A race sans spectators

Was Sunday’s downtown criterium worth closing the streets all day?

Who doesn’t enjoy the sight of bicyclists, in their colorful jerseys, racing through downtown streets, leaning into the turns and jockeying for position? Chico is fortunate to host such a race each year, the Steve Harrison Memorial Downtown Criterium, which took place last Sunday (April 14).

The event is held in the memory of Harrison, an avid cyclist and Sierra Nevada Brewing Co. executive who died a few years ago. (A bike path connecting East 20th Street and Potter Road is also named after him.)

This was the seventh year for the criterium, and judging by the number of racers who participated, it remains a popular event in the cycling community. Unfortunately, not many people showed up to watch it this year. Attendance was sparse, which raises some questions that the Chico Corsa Cycling Club, which organized the race, and city officials, who agreed to close off downtown to traffic from 8 a.m. to 5 p.m., need to answer before it takes place next year.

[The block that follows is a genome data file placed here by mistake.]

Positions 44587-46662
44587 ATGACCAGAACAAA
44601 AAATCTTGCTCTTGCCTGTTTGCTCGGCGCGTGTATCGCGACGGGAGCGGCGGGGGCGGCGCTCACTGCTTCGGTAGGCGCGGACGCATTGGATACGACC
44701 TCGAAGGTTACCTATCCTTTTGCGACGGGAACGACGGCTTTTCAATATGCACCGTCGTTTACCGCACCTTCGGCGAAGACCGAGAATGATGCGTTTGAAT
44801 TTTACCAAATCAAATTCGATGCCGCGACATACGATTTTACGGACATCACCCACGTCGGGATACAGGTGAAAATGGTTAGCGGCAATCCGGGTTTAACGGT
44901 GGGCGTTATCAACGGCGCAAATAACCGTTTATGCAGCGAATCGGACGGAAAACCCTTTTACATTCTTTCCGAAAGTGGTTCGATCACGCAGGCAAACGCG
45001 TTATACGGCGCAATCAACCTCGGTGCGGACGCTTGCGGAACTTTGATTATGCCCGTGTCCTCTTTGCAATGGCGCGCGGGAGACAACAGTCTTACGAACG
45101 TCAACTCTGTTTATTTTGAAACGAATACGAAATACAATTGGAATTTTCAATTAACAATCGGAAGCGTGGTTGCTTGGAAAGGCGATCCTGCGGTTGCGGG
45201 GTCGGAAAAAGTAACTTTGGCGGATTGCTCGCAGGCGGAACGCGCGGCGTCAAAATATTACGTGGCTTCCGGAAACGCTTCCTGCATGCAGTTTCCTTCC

Why wasn’t attendance better? Were the races adequately publicized? (The CN&R, to cite one example, received no advance notification.) What level of attendance should city officials expect an event to generate before they agree to close downtown to traffic? How do downtown business owners feel about the race, the poor attendance and the street closures?

Because of Lower Bidwell Park, Chico is limited in the number of north-south roadways its residents can use. Downtown’s Main and Broadway are important north-south corridors and should not be shut down without good reason. A well-attended criterium is probably a good reason; a criterium that draws few spectators and seems to exist primarily for the racers to enjoy—well, maybe not.